Houston Refining, L.P. v. United Steel, Paper & Forestry, et al

After filing for bankruptcy, Houston Refining, L.P., suspended matching contributions to its employees' 401(k) plans. The United Steel, Paper and Forestry, Rubber, Manufacturing, Energy, Allied Industrial and Service Workers International Union, acting on behalf of itself and its local unions (collectively "Union"), filed a grievance under the then-current collective bargaining agreement seeking resumption of the matching contributions. Houston Refining refused to process the grievance, claiming that the suspension was not a grievable issue. Months later, the Union commenced an adversary proceeding in the bankruptcy court to compel Houston Refining to arbitrate the grievance under the CBA. Houston Refining agreed to submit the matter to arbitration. Following a two-day hearing, the arbitrator rendered an award in favor of the Union. Houston Refining filed suit in the district court seeking to vacate the arbitral award, and the Union counterclaimed to enforce the award. The district court found that because the Settlement Agreement evinced the parties’ clear agreement to have the arbitrator decide questions of arbitrability, its review of this issue would be deferential. On the merits, the district court upheld the arbitrator’s finding that Houston Refining violated portions of the CBA, but concluded that the arbitral award’s remedy was ambiguous in certain respects. The district court accordingly denied the company’s motion and granted the Union’s motion in part, but remanded to the arbitrator for clarification of the award’s monetary value, among other issues. Houston Refining appealed, arguing that the district court erred in deferring to the arbitrator’s determination of the grievance’s arbitrability. According to the company, because the parties never agreed in clear and unmistakable terms to give the issue of arbitrability to the arbitrator, the district court was obligated to decide the issue independently. The Fifth Circuit found after review of the matter that "the party contending that an arbitrator has authority to decide arbitrability 'bears the burden of demonstrating clearly and unmistakably that the parties agreed to have the arbitrator decide that threshold question.'" In this case, the Union did not meet its burden, and therefore the district court erred in failing to decide arbitrability “just as it would decide any other question that the parties did not submit to arbitration, namely, independently.” The Court reversed and remanded this case to the district court to decide arbitrability issues raised by this opinion, "independently" without deference to the arbitral decision. View "Houston Refining, L.P. v. United Steel, Paper & Forestry, et al" on Justia Law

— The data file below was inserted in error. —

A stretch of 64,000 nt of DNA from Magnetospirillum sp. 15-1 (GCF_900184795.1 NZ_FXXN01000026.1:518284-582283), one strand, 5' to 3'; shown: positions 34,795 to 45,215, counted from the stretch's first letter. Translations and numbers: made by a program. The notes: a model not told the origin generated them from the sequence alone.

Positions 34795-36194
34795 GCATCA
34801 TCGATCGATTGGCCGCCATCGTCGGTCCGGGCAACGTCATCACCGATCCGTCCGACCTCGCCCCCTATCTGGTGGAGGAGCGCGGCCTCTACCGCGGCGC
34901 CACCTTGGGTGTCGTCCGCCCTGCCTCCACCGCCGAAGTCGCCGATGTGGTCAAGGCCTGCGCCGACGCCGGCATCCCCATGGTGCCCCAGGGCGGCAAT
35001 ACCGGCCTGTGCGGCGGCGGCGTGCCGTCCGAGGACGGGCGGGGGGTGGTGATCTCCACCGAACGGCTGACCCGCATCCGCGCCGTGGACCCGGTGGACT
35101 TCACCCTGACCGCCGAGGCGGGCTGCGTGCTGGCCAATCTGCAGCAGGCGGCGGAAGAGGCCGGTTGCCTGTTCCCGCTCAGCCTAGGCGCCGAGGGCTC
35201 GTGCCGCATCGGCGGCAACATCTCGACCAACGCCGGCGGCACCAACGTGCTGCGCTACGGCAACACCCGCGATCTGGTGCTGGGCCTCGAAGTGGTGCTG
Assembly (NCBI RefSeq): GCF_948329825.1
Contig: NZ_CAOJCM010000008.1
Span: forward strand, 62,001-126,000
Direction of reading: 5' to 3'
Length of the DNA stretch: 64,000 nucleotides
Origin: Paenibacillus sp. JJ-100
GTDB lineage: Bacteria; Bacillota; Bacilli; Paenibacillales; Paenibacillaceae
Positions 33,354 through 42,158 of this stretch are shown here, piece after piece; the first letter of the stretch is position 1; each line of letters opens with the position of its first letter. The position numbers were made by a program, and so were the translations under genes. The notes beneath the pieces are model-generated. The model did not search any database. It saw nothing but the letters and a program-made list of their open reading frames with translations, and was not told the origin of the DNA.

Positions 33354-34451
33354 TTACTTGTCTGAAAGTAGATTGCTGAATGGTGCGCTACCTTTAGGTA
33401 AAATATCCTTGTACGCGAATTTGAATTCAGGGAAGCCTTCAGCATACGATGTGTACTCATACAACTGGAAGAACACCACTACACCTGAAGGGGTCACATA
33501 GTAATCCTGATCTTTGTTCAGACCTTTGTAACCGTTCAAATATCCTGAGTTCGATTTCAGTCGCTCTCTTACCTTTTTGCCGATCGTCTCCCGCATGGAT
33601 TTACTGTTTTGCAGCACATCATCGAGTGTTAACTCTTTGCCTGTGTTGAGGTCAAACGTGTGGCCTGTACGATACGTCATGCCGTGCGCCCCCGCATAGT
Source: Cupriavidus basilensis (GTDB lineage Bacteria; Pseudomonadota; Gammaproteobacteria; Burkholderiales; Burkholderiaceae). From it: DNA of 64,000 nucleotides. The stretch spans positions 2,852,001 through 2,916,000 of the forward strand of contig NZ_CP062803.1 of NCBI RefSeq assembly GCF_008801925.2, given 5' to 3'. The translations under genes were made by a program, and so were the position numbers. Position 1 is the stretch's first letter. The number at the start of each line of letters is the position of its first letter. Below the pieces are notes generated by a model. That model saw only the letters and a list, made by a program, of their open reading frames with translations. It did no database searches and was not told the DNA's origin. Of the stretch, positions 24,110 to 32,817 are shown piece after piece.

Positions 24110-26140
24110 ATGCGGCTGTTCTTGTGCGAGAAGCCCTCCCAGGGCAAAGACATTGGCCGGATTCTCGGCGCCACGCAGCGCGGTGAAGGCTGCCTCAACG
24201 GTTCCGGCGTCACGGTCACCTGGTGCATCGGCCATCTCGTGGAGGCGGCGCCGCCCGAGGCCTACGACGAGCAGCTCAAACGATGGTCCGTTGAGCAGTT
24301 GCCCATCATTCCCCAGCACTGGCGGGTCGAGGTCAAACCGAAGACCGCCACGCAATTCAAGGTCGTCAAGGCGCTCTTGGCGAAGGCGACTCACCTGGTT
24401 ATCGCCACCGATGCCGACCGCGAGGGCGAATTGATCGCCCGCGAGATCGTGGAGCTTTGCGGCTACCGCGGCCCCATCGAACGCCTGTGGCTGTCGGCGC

Austin Industrial Spclt Svc v. OSHC, et al

The Occupational Safety and Health Administration ("OSHA") issued Austin Industrial Specialty Services, L.P. a citation for violations of hazardous-chemical regulations promulgated under the Occupational Safety and Health Act. After a hearing, the administrative law judge affirmed two items in the citation: (1) failure to identify and evaluate respiratory hazards in the workplace; and (2) failure to provide employee training regarding certain hazardous chemicals. The ALJ vacated the other three items. The Occupational Safety and Health Review Commission denied discretionary review, and Austin filed a petition in this court, seeking to overturn the administrative law judge's decision on several grounds. Finding no reversible error, the Fifth Circuit denied Austin's petition. View "Austin Industrial Spclt Svc v. OSHC, et al" on Justia Law